To this day, the novel coronavirus disease continues to pose a critical threat to global health. The outbreak has spread exponentially, from the first reported case in October 2019 in China's Hubei province to June 2021, with over 170 million worldwide reported cases and nearly 4 million deaths (reference). As the vaccine rollout continues to surge and economies start to reopen, it’s still worthy to note many underdeveloped countries are still at risk as the pandemic continues to challenge medical systems worldwide. Although the COVID-19 survival rate is relatively high compared to past pandemics (mortality rate of 2% of the total closed cases), the number of severe cases resulting in casualties increases daily. Furthermore, if there were methods to determine which patients are most at risk through early identification, this would significantly impact patients' survival rate.
This is where the work of Sumayh S. Aljameel, Irfan Ullah Khan, Nida Aslam, Malak Aljabri, and Eman S. Alsulmi from the College of Computer Science and Information Technology in Saudi Arabia comes into fruition. The aforementioned data scientists created a machine learning model to identify at-risk patients as an early warning system. The model, generated from the King Fahad University Hospital's patient data, aims to assist all healthcare workers in taking preventive measures by identifying patients that will need the most care before any autoimmune failure caused by COVID. I wanted to focus on this work and the work of so many others to demonstrate how artificial intelligence and ML techniques can play a crucial role in reducing the spread of this virus and for the ones to follow.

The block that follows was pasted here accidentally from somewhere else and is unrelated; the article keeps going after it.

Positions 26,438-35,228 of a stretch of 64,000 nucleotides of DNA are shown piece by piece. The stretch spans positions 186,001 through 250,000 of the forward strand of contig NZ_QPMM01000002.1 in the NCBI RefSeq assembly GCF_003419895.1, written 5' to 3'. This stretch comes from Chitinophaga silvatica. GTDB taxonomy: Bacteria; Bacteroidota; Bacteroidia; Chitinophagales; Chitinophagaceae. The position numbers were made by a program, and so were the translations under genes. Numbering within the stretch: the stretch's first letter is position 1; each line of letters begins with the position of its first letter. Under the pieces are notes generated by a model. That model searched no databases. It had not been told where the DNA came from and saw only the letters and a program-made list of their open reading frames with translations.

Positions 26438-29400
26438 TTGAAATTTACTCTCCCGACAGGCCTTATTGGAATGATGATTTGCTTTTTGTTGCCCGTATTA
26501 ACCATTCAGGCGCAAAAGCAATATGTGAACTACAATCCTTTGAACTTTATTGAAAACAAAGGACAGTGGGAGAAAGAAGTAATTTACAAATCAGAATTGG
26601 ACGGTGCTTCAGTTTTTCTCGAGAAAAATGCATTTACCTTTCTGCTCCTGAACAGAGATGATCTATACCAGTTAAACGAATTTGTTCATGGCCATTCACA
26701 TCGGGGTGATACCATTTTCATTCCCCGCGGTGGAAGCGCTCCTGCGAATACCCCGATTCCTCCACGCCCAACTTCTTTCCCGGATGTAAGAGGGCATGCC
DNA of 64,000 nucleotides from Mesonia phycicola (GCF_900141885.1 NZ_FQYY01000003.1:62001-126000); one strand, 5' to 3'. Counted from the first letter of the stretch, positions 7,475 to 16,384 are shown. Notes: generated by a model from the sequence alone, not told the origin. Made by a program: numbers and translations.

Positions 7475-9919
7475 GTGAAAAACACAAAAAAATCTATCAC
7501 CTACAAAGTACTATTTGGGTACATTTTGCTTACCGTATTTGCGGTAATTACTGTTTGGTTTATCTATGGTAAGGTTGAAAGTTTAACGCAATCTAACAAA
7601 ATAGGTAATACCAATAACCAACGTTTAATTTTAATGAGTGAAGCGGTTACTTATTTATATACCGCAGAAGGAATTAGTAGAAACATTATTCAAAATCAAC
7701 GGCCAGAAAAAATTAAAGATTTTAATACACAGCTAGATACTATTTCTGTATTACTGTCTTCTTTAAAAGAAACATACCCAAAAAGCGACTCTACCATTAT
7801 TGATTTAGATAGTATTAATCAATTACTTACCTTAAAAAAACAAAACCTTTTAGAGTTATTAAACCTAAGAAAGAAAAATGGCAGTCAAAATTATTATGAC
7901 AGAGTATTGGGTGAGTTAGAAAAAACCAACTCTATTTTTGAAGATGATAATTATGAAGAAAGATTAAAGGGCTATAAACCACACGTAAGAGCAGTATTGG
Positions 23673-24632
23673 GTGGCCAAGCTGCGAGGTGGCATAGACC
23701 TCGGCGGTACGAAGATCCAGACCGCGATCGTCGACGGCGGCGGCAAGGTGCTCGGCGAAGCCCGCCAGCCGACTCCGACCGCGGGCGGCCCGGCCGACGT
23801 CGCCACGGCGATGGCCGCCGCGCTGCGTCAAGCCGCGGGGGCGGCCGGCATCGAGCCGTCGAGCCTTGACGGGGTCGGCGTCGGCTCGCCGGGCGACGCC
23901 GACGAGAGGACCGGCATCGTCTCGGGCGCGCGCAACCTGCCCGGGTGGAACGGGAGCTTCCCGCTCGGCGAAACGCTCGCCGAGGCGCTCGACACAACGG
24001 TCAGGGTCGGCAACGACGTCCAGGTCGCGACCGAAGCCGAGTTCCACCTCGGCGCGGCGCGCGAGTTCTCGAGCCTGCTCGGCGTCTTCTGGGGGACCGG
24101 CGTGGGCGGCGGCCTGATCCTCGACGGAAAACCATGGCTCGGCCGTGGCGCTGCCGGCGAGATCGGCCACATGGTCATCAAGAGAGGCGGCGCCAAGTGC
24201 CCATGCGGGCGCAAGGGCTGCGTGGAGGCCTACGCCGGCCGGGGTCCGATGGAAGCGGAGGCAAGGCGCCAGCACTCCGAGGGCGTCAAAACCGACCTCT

Summary of Work and Preprocessing Steps Taken
The data examined contained demographic and clinical data for positive COVID-19 patients from 04/30/2020 to 07/24/2020 of the King Fahad University Hospital. From the 287 records, 243 patients survived, 44 patients’ did not. Sadly this meant they could develop labels for a binary classification problem.
The group of features included symptom-based ones (body temperature at admission/discharge, shortness of breath, fever, or cough present) as well as any history of chronic diseases. Not having much of a medical background, it was interesting to see the sorts of variables considered helpful in a demographic/biological problem.
One of the real combatants of this disease is the accidental dispersion caused by asymptomatic carriers. From their original dataset, only 5% of the patients were asymptomatic at the initial diagnosis. They considered these patients and other symptom features in the range of 2–49 % frequency as a part of the sym_others attribute.
SMOTE was used to address the large class imbalance between deceased and survived patients. This ensured the model could distinguish the underlying pattern of the data. The SMOTE SkLearn module aims to balance class distribution by randomly increasing minority class examples by replicating them, it will then synthesize new minority instances between existing minority instances.
After all preprocessing steps had been completed, three classification algorithms for Model creation were deployed(logistic regression, Random Forest and XGBoost). This blog will now dive into detail about the corresponding algorithms and their varying success with the study.